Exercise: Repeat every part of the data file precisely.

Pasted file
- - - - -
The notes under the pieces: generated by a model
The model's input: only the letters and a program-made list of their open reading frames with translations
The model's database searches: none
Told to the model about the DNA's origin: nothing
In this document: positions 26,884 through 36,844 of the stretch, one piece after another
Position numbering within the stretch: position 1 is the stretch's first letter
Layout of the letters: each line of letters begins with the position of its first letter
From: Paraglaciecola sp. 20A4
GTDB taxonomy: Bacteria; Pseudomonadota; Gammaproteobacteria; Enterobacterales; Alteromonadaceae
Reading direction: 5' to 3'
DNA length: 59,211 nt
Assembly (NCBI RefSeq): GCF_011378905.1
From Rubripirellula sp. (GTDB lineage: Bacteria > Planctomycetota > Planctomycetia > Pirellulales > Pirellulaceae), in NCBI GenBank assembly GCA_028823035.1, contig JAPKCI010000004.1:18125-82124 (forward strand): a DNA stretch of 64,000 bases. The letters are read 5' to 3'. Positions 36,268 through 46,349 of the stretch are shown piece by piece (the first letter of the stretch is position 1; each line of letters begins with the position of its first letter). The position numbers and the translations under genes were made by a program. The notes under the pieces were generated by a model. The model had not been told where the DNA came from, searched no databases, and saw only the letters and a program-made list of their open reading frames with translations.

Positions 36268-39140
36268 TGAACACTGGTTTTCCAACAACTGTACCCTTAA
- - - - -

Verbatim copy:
The notes under the pieces: generated by a model
The model's input: only the letters and a program-made list of their open reading frames with translations
The model's database searches: none
Told to the model about the DNA's origin: nothing
In this document: positions 26,884 through 36,844 of the stretch, one piece after another
Position numbering within the stretch: position 1 is the stretch's first letter
Layout of the letters: each line of letters begins with the position of its first letter
From: Paraglaciecola sp. 20A4
GTDB taxonomy: Bacteria; Pseudomonadota; Gammaproteobacteria; Enterobacterales; Alteromonadaceae
Reading direction: 5' to 3'
DNA length: 59,211 nt
Assembly (NCBI RefSeq): GCF_011378905.1
From Rubripirellula sp. (GTDB lineage: Bacteria > Planctomycetota > Planctomycetia > Pirellulales > Pirellulaceae), in NCBI GenBank assembly GCA_028823035.1, contig JAPKCI010000004.1:18125-82124 (forward strand): a DNA stretch of 64,000 bases. The letters are read 5' to 3'. Positions 36,268 through 46,349 of the stretch are shown piece by piece (the first letter of the stretch is position 1; each line of letters begins with the position of its first letter). The position numbers and the translations under genes were made by a program. The notes under the pieces were generated by a model. The model had not been told where the DNA came from, searched no databases, and saw only the letters and a program-made list of their open reading frames with translations.

Positions 36268-39140
36268 TGAACACTGGTTTTCCAACAACTGTACCCTTAA